*These are our short term thoughts on the market. We invest purely based on our medium-long term model. We’re looking at how the market is reacts to news, earnings, and other fundamental themes related to the key individual sectors.
The S&P 500 started to rally today from the good Employment Report. Since the beginning of 2017, every jobs report has either pushed the S&P higher in the next few days or caused it to go flat. In no case did it go down.
- Decent report on January 6: S&P remained flat over next 2 weeks.
- Good report on February 3: S&P started to rally strongly.
- Strong report on March 10: S&P went up for 5 more days.
- Weak report on April 7: S&P went flat over next few days.
So if this pattern holds up, expect the S&P to be flat or go up in next few days. The probability of the S&P going up is higher, which means that it will probably make a new all-time high.
Today’s main rally started from 1:30 pm, when Fed Chairman Yellen spoke at Brown University about glass ceilings that women face in the workforce. Is “the S&P going up on any random excuse” a bullish sign? (The whole “gender” argument has no real meaning for the S&P.)
Meanwhile, other Fed speakers maintained the hawkish tone that the Fed should start to cut its balance sheet in the 2nd half of 2017. The S&P still went up. Bullish.
We focus on energy because it is a highly volatile sector. We focus on finance and tech because these are the 2 biggest sectors.
Oil prices are falling again. Oil really started to crash below $48 since May 2. Oil has been a drag, but the S&P’s reaction has been bullish.
- When XLE (energy sector ETF) went down from April 27 to May 4, the S&P was completely flat. The S&P did not fall.
- When XLE bounced today, the S&P went up too.
Is oil still playing the “global economy is good” theme? Today’s oil bounce was a technical bounce, but perhaps it was also replaying the global reflation theme. The global reflation theme ended in mid-December 2016, even though the S&P has gone up since then. XLE has fallen significantly while the S&P has gone up.
You need to be careful about oil’s low on May 4. Oil made a mini-crash at 11 pm on May 4. These mini-crashes at night tend to be engineered by an individual trader/firm, and the crash tends to be at least retested.
But even if oil does retest the mini-crash low of $43.77, its low is very close. XLE has given up its entire post-Trump election rally.
If oil remains at $45 throughout this quarter, the energy sector’s earnings in Q2 2017 will be weak. Oil prices will have fallen $5 year-over-year, thereby hurting energy profits. Almost half of the increase in S&P 500 earnings growth in Q1 2017 was attributed to the energy sector.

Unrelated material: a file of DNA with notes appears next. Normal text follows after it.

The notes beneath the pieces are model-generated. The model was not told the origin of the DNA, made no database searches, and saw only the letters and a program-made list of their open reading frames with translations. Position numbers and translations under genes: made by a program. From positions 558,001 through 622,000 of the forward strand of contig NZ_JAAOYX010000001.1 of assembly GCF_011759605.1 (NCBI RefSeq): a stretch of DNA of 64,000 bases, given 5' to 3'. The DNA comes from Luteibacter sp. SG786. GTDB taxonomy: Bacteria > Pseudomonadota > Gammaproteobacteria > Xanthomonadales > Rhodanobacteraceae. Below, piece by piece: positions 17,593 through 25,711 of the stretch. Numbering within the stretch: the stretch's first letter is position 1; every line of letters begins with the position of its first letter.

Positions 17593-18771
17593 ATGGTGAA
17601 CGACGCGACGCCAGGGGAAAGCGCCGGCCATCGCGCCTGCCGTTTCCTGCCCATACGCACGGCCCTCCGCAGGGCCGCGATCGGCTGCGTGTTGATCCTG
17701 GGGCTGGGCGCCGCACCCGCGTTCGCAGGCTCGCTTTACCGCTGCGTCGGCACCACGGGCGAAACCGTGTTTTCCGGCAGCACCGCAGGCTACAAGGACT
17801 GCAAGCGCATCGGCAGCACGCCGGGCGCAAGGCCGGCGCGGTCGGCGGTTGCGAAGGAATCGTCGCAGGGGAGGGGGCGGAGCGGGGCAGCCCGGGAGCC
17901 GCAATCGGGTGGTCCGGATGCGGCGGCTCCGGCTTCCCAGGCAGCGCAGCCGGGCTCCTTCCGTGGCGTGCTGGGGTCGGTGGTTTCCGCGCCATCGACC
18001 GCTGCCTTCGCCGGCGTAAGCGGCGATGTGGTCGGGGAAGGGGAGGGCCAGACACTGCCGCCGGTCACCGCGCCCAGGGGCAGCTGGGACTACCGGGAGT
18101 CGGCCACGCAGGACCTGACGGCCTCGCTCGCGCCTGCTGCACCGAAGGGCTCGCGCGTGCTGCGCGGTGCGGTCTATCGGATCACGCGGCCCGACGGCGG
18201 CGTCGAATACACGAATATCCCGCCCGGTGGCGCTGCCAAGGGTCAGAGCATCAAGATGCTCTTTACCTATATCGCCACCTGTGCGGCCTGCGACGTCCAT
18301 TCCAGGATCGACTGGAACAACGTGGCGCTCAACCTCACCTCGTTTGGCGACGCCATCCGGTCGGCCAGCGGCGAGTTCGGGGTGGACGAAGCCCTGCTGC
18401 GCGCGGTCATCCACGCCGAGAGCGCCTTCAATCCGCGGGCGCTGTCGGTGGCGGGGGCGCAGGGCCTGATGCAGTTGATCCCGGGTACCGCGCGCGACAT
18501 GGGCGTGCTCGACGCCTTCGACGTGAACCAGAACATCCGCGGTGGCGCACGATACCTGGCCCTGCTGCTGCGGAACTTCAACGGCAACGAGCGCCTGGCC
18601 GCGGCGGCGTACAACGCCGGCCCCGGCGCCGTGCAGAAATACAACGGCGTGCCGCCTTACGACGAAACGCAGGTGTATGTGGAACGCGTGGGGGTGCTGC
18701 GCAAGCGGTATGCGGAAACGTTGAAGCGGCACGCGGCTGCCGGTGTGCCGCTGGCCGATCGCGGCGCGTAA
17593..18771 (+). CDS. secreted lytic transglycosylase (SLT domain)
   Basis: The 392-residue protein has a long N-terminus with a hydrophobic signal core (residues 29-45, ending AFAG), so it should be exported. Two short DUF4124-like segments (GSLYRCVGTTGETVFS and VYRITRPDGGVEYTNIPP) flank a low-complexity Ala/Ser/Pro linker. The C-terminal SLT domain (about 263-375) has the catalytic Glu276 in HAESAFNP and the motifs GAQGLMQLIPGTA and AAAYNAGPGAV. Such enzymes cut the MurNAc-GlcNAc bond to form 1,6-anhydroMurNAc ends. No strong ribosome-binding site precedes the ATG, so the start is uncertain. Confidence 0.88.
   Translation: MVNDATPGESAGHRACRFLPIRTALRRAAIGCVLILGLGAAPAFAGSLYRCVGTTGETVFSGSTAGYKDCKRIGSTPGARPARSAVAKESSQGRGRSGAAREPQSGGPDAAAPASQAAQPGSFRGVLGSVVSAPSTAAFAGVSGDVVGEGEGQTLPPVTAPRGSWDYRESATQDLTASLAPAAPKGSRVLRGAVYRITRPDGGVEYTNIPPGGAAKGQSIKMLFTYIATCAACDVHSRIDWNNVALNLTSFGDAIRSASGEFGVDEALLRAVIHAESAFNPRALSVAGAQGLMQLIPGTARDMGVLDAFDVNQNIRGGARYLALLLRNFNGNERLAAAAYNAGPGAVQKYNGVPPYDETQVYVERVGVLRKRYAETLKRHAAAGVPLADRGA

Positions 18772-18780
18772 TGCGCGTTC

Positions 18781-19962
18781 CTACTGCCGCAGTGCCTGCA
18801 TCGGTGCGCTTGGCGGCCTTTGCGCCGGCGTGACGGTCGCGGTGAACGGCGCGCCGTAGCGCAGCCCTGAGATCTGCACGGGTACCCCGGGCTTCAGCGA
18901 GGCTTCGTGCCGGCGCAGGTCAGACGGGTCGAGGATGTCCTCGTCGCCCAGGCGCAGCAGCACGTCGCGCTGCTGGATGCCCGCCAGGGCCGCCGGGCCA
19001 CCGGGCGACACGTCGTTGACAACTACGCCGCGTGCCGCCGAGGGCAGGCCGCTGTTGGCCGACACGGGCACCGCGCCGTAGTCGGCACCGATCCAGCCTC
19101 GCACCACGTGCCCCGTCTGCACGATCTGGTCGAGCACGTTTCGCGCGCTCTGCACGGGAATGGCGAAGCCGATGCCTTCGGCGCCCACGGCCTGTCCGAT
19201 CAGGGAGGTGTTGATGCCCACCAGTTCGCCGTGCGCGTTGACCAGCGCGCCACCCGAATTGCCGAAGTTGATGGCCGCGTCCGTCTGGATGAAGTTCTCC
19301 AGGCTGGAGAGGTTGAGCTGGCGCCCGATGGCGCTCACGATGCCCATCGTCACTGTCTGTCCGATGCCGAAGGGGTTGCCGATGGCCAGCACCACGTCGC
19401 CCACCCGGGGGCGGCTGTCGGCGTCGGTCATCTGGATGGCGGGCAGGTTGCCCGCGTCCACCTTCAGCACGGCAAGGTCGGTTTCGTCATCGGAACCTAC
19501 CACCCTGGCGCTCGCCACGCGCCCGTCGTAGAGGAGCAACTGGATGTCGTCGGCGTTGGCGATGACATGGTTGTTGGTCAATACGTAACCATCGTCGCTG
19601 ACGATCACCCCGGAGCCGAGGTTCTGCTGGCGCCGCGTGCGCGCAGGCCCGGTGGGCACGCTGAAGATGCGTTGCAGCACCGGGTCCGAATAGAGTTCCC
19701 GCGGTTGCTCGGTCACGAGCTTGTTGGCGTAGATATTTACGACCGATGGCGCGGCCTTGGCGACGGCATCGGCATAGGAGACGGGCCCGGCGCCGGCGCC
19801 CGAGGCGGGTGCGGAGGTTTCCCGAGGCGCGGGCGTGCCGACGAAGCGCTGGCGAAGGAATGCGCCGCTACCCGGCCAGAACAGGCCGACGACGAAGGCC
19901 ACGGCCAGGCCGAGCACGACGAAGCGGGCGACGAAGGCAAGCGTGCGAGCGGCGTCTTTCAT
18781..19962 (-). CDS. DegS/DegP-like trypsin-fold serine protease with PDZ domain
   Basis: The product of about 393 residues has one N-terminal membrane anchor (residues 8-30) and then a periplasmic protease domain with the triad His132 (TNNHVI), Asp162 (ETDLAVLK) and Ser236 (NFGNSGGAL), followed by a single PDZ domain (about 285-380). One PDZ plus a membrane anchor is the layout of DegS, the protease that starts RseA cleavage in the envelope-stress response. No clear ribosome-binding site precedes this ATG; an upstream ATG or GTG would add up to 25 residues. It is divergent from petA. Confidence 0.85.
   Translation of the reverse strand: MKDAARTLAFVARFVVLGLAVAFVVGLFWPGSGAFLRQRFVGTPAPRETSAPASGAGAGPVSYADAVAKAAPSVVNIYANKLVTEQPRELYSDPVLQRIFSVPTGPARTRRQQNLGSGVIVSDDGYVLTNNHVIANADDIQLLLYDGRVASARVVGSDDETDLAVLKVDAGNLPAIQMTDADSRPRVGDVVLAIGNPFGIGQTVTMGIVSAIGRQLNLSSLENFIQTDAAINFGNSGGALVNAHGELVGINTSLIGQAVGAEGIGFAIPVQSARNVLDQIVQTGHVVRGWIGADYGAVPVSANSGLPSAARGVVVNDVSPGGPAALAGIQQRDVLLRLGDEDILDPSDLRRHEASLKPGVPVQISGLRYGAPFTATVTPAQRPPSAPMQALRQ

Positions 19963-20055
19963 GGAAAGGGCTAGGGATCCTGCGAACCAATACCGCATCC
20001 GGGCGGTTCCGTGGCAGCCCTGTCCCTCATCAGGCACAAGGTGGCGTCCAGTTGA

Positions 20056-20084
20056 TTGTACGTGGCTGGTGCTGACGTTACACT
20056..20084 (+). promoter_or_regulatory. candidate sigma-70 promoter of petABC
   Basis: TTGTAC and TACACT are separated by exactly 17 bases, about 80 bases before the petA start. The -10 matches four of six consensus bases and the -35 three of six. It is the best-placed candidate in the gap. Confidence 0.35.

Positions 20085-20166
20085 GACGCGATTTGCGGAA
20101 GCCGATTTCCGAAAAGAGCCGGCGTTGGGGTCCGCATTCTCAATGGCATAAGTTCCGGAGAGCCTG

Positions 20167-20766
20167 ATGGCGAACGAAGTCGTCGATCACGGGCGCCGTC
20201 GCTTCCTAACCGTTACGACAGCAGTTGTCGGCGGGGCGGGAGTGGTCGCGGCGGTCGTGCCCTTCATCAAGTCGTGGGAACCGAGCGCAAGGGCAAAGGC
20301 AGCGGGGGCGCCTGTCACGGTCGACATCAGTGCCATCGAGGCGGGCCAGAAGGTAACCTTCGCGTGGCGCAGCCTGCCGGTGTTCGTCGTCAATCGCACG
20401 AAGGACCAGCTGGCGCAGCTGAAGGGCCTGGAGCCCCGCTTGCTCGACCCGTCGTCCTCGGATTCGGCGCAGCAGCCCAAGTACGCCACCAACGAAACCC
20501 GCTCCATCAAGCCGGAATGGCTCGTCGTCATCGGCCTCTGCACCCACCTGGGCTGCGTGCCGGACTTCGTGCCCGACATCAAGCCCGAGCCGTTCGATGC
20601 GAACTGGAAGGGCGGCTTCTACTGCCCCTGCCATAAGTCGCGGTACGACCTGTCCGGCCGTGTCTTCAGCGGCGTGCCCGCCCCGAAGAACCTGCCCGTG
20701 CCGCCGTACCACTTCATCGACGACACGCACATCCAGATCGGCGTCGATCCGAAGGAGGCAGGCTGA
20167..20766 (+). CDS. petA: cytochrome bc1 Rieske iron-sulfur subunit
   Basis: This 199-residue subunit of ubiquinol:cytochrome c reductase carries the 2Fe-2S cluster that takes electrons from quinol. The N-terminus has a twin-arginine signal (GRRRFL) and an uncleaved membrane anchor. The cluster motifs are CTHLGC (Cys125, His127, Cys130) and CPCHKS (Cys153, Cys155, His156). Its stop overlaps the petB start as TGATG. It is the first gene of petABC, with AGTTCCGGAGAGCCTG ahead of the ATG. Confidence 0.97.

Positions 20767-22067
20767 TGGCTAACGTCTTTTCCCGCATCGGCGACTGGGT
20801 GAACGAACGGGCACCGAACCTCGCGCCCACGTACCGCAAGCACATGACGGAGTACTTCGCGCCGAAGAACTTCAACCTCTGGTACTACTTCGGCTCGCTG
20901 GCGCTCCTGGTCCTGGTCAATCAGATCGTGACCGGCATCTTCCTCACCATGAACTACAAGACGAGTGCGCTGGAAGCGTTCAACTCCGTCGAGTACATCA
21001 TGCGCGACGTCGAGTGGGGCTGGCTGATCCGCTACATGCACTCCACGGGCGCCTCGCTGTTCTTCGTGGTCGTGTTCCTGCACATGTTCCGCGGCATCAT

While the S&P has almost reclaimed its old high in early-March 2017, XLF (finance sector ETF) is still below its early-March 2017 high.
This is primarily because interest rates have been down significantly since then. The 1st chart is XLF, and the 2nd chart is the 10 year Treasury yield. XLF has a tight correlation to interest rates.
Jeff Gundlach thinks that Treasury rates will go up in the next few months as the Fed hikes rates. This should be bullish for the finance sector.
The finance sector had a terrible reaction to Q1 2017 earnings season (released in April). Bank stocks did not go up at all despite good earnings reports! However, perhaps the energy and finance sectors do not care about their earnings reports because investors can already predict future earnings based on the price of oil and interest rates, respectively.
So if the energy and finance sectors have been dragging the S&P 500 down, what has been dragging the S&P up? Tech. Tech sector ETF XLK has been continuously making new highs since early-March 2017. It had a very bullish reaction to this earnings season, in which many tech companies like Amazon and Facebook beat expectations.
Below is XLK’s chart.
Short term prediction
Our model says that the U.S. stock market is still in a rally within a bull market. Hence, we are 100% long UPRO (the 3x ETF for the S&P 500).
All our short term observations point to the S&P making new highs in the next few days/weeks. The energy sector’s downside is limited, the finance sector should go up as interest rates rise a little, and tech is doing well.
Perhaps after that the S&P will make a small correction.
*Our short term observations do not have a high historical accuracy rate.